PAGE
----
Stamp duty deadline and decision day for solar tax draw near

First-time buyers keen to save thousands of pounds need to get their skates on to benefit from the stamp duty holiday, which ends on March 24, while homeowners who want to cut fuel bills and go green with solar panels face an anxious wait for an Appeal Court ruling
Two key deadlines are looming: the end of the Government’s Stamp Duty tax break for first time buyers and an Appeal Court judgement over Government proposals to cut the payments made to people with solar technology.

First time buyers keen to save themselves thousands of pounds from the Government’s Stamp Duty Holiday need to complete their home buying transaction by March 24.

Estate agents predict a flood of interest in properties under £250,000 before the controversial reintroduction of one per cent Stamp Duty payments on homes priced between £125,000 and £250,000. Buyers can save up to £2,500 by acting fast.

Meanwhile the Government is committed to halving payments made under the feed-in tariff scheme for energy produced via solar panels and sold back to the national grid.

At present the scheme is highly-subsidised at 43 pence per kWh, helping people who decide to invest in sustainable technology recoup their costs. The Government hopes to reduce that payment to 21 pence – a decision that would affect all solar installation carried out after December 12.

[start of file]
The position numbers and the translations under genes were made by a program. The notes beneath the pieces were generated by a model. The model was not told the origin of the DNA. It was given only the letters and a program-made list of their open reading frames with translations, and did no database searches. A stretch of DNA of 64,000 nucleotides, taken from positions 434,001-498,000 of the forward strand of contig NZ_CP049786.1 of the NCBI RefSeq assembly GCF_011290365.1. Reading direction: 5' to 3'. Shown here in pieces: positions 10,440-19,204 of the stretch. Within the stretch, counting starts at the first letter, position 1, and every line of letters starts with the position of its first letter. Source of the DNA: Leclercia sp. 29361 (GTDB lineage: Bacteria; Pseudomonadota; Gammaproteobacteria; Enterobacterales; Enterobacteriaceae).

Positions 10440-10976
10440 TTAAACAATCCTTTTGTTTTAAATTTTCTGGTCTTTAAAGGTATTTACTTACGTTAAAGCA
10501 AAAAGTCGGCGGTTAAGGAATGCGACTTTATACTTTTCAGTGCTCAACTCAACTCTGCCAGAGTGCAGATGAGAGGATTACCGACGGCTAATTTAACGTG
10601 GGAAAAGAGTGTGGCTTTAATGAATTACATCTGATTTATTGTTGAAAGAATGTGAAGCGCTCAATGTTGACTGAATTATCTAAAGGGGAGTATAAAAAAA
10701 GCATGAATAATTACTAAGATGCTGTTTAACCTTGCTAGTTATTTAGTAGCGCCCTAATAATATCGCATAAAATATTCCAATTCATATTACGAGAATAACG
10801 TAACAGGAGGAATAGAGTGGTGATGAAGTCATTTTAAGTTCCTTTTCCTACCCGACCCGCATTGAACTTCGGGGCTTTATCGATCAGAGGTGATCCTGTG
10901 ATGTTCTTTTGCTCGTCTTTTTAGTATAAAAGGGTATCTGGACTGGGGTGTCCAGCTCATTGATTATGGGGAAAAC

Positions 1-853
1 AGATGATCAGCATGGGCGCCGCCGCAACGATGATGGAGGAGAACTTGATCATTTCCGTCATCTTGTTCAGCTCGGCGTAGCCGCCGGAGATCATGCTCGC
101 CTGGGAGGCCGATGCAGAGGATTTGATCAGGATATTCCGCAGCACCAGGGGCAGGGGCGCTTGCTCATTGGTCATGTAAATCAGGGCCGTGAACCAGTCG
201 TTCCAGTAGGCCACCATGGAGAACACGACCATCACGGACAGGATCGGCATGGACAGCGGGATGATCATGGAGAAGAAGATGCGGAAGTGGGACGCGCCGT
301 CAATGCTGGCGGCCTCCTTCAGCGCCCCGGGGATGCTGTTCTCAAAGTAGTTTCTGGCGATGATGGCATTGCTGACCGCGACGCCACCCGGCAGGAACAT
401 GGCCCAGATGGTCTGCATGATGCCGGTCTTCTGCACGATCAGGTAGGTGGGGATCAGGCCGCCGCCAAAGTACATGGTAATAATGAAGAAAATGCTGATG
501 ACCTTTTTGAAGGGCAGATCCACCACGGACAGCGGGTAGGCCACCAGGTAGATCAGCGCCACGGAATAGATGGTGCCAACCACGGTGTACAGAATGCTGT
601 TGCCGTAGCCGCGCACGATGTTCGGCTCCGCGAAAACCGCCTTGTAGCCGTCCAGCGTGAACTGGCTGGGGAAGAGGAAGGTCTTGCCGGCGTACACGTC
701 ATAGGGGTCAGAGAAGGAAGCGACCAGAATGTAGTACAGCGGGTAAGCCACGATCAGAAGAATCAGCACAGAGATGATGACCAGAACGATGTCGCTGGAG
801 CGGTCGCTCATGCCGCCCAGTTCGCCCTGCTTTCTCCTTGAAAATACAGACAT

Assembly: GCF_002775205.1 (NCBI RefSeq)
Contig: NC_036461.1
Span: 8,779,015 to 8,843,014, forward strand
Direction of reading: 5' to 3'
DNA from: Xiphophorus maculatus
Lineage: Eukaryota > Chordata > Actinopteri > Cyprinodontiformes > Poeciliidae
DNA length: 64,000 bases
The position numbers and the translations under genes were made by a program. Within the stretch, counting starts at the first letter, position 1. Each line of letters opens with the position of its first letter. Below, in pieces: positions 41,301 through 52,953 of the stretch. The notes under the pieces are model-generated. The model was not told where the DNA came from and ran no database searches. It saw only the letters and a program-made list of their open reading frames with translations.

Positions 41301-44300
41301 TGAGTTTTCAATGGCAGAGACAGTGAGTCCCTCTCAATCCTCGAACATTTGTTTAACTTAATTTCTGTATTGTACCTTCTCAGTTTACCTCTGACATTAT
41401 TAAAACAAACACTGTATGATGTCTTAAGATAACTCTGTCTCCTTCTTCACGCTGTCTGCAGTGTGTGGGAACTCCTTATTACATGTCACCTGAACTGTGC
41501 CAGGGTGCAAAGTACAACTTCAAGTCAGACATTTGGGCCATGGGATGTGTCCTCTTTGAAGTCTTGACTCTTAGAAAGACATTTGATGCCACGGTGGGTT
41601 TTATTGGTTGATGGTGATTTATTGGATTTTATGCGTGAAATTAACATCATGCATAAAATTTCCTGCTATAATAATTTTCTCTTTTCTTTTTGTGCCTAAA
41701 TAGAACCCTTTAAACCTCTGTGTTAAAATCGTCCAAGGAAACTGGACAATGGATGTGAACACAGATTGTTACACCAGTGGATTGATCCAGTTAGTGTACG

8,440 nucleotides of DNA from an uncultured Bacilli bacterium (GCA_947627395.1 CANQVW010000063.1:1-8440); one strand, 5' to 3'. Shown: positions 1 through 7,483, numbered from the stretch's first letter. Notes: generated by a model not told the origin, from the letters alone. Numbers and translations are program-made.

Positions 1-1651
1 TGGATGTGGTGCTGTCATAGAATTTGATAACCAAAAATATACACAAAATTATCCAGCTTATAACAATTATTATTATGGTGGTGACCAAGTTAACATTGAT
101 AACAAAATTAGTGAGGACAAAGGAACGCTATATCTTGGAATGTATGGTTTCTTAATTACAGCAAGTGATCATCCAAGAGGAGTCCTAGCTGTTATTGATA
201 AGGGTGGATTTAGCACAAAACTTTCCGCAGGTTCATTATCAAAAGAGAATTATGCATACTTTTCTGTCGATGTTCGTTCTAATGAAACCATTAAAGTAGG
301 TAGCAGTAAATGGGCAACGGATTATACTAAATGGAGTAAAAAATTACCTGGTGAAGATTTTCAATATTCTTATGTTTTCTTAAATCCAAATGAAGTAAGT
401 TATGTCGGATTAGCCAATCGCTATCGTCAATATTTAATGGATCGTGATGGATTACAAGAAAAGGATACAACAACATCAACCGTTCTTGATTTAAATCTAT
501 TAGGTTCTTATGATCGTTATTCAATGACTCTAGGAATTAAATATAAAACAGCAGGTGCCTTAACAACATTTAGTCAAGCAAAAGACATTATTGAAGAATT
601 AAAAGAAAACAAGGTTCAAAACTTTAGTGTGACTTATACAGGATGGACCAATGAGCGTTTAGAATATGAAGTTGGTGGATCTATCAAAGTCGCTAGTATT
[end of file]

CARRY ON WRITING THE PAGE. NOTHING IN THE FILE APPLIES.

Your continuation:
However its plans have been derailed by a successful High Court appeal led by Friends of the Earth (FoE), which concluded that cutting payments before a full consultation had been carried out would be unlawful.

On Friday the case was taken to the Appeal Court by the Government which is expected to rule later this month on whether the cut can be made.

A spokeswoman for FoE said that if the appeal was quashed the 43p rate would stay while the Government carried out consultation on its proposals. She added that the FoE wanted the rate to come down to 21p – but in a legal and planned way. “There may be a window of opportunity for the higher rate, but at the moment we just don’t know.”

A spokesman for The Energy Saving Trust pointed out that either way the subsidy for microgeneration was substantial – at 43 pence a homeowner could earn £1,600 a year, and at 21 pence they will still earn around £800.

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